Temperature extremes are not good for motorcyclists. It does not even need to be terribly cold for hypothermia to be a problem, for example. Add windchill to a cold day’s ride and there is a distinct possibility that both your control of the bike and the core temperature of your body will suffer. While the windchill formula was developed for a specific purpose – to establish when you’d get frostbite – it still provides a somewhat useful warning. For instance, it says that at 60mph (97km/h) in 40 degrees F (4.5 degrees C), to your exposed face the air will feel as if it is 25 F (-4 C).
Most riders would have at least a general idea of the effect of cold, even if they don’t know the figures, and will beware of falling victim to hypothermia or milder symptoms. But how much do we know about the effect of heat?
A now retired long-distance truckie I know dines out on a motorcyclist-and-heat story to this day, although it happened forty years ago.
He was on a run from Adelaide to Perth across Australia’s Nullarbor Plain, somewhere west of Mundrabilla. The road runs a fair way inland here and it is not unusual for the thermometer to reach 50 C (122 F). On a flat, sandy stretch he suddenly noticed a motorcycle, parked by the side of the road on its sidestand, but no sign of a rider. Being a motorcyclist himself, he stopped and walked back to the bike. The key was in the ignition, and a helmet was lying on the ground.
He could see a trail of footsteps leading off into the scrub at right angles to the road. He followed it and began to find scattered articles of clothing. Eventually he found the rider, by now dressed only in underwear, face down and unconscious in the sand. He got the rider up and more or less conscious and took him back to the truck where he administered water both internally and externally. Eventually, the rider came good enough to talk sensibly, but he was unable to explain what he had been doing.
The bloke had heatstroke, which sets in when your body temperature reaches 104 F (40 C). I have had a variety of it myself, though nowhere near as badly, and I can tell you that it is thoroughly unpleasant. In serious cases, untreated heatstroke can quickly damage your brain, heart, kidneys and muscles and even cause death. Fortunately, my friend the truckie took him to Madura where they knew how to treat him.
To prevent this the Mayo Clinic website recommends, among other things, that during hot weather you:
- Wear loose fitting, lightweight clothing. Wearing excess clothing or clothing that fits tightly won’t allow your body to cool properly.
- Protect against sunburn. Sunburn affects your body’s ability to cool itself, so protect yourself outdoors with a wide-brimmed hat and sunglasses and use a broad-spectrum sunscreen…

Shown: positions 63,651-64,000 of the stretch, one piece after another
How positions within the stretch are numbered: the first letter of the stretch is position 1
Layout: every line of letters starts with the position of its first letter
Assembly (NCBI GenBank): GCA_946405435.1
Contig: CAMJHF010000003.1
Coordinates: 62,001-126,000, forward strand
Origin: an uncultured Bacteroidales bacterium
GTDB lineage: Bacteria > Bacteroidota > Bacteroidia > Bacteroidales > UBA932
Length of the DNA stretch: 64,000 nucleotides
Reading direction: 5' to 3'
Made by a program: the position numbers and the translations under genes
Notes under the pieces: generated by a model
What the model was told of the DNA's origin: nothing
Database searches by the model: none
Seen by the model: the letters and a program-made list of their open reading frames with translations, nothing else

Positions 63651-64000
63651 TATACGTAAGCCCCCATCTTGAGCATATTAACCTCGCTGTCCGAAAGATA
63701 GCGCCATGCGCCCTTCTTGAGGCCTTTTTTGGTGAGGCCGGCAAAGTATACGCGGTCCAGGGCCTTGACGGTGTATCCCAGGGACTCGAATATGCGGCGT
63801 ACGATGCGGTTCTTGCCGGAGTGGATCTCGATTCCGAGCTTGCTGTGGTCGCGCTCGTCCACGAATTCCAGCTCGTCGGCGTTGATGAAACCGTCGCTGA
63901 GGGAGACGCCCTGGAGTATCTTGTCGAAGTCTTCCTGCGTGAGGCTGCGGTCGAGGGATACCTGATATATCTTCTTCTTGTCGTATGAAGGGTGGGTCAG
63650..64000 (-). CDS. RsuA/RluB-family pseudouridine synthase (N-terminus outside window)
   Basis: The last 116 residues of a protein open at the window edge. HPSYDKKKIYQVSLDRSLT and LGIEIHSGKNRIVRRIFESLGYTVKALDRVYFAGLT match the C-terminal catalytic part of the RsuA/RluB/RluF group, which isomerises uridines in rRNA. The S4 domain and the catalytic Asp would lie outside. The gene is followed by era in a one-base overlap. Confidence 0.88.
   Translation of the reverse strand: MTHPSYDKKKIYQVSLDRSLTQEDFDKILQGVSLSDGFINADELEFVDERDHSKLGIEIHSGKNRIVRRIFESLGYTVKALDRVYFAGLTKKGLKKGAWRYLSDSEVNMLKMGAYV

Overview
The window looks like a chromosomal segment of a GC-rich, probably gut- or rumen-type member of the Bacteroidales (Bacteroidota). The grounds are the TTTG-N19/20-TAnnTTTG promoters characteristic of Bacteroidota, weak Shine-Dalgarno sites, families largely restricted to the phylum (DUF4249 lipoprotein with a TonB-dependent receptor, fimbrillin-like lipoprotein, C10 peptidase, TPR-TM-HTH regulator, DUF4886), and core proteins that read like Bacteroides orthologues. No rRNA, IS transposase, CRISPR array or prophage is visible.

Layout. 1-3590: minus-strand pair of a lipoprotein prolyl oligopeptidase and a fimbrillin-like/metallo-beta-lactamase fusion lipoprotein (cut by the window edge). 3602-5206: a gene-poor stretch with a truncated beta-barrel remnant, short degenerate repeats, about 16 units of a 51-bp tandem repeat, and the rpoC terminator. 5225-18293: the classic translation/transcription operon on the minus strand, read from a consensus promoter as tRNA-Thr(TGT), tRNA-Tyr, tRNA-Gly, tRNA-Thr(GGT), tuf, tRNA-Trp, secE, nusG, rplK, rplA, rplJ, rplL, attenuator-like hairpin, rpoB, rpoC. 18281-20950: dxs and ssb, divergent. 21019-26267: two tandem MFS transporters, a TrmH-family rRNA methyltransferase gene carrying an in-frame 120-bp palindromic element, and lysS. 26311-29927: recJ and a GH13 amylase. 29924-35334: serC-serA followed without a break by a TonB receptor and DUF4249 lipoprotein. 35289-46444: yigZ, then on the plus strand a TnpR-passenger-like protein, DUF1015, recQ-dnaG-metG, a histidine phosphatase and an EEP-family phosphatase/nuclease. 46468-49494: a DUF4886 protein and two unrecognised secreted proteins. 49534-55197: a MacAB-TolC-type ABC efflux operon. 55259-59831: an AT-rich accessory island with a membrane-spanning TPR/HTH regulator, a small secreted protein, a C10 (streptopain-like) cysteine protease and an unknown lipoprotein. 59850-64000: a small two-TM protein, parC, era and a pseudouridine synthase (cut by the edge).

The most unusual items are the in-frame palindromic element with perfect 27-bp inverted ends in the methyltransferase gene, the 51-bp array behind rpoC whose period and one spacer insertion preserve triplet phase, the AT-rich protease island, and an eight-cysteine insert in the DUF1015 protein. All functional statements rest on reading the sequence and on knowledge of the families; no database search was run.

- Drink plenty of fluids. Staying hydrated will help your body sweat and maintain a normal body temperature.
- Take extra precautions with certain medications. Be on the lookout for heat-related problems if you take medications that can affect your body’s ability to stay hydrated and dissipate heat.
- Take it easy during the hottest parts of the day. If you can’t avoid strenuous activity in hot weather, drink fluids and rest frequently in a cool spot.
Not all fluids are created equal for this purpose. Alcohol is diuretic, and you will lose more fluid than you gain. Coffee and tea are mildly diuretic, as are sweet drinks. Water is best, with a couple of pinches of salt if you are sweating a lot. Opinions are divided on sports drinks. Judge your level of hydration by the colour and odour of your urine. The clearer and less smelly the better.
The Mayo Clinic recommends that you “act quickly if you notice symptoms of overheating.” These symptoms include:
- Cool, moist skin with goose bumps when in the heat.
- Heavy sweating.
- Weak, rapid pulse.
- Low blood pressure upon standing.
- Muscle cramps.
I would add confusion to that list. I get confused enough without my neurons flipping about in the sauna of my brain.
As motorcyclists, we are relatively defenceless against excess heat, so the best way of avoiding problems is to stay off road or track during the hottest part of the day. If you cannot do that, consider wearing one of the commercially available cooling vests or scarves. These are filled with or soaked in water to provide evaporative cooling. You can also just soak a t-shirt in water and wear it under your bike gear, and soak the inside of your helmet. Keep in mind that high humidity will reduce the effectiveness of evaporation both from clothing and sweat.
I have seen air-conditioned helmets and clothing advertised but please, rider. Ordinary bike clothing will mostly have ventilation, as will your helmet. But there is a limit to how much that can help, even apart from the effects of high humidity. Above a certain temperature, which can vary from person to person, the airstream will no longer cool you. At this point you need to close any ventilation in your clothes and your helmet visor. You will know when you reach that point; just don’t ignore it.
Whatever you do, ensure that your neck is not exposed to the sun under the back of your helmet. That was what caused my heatstroke, when the cerebrospinal fluid heated up.
I’ll leave you with the scene at a gas station during a Sydney heatwave. I pull up on the bike, effectively taking a sweat bath inside my leathers, and the driver of the air-conditioned car at the next bowser says: “Hey, it must be great being out on a bike in this heat!” — “Yes,” I say, “great,” hoping he doesn’t notice the steam rising from the neck of my jacket…
(Photos by or of The Bear)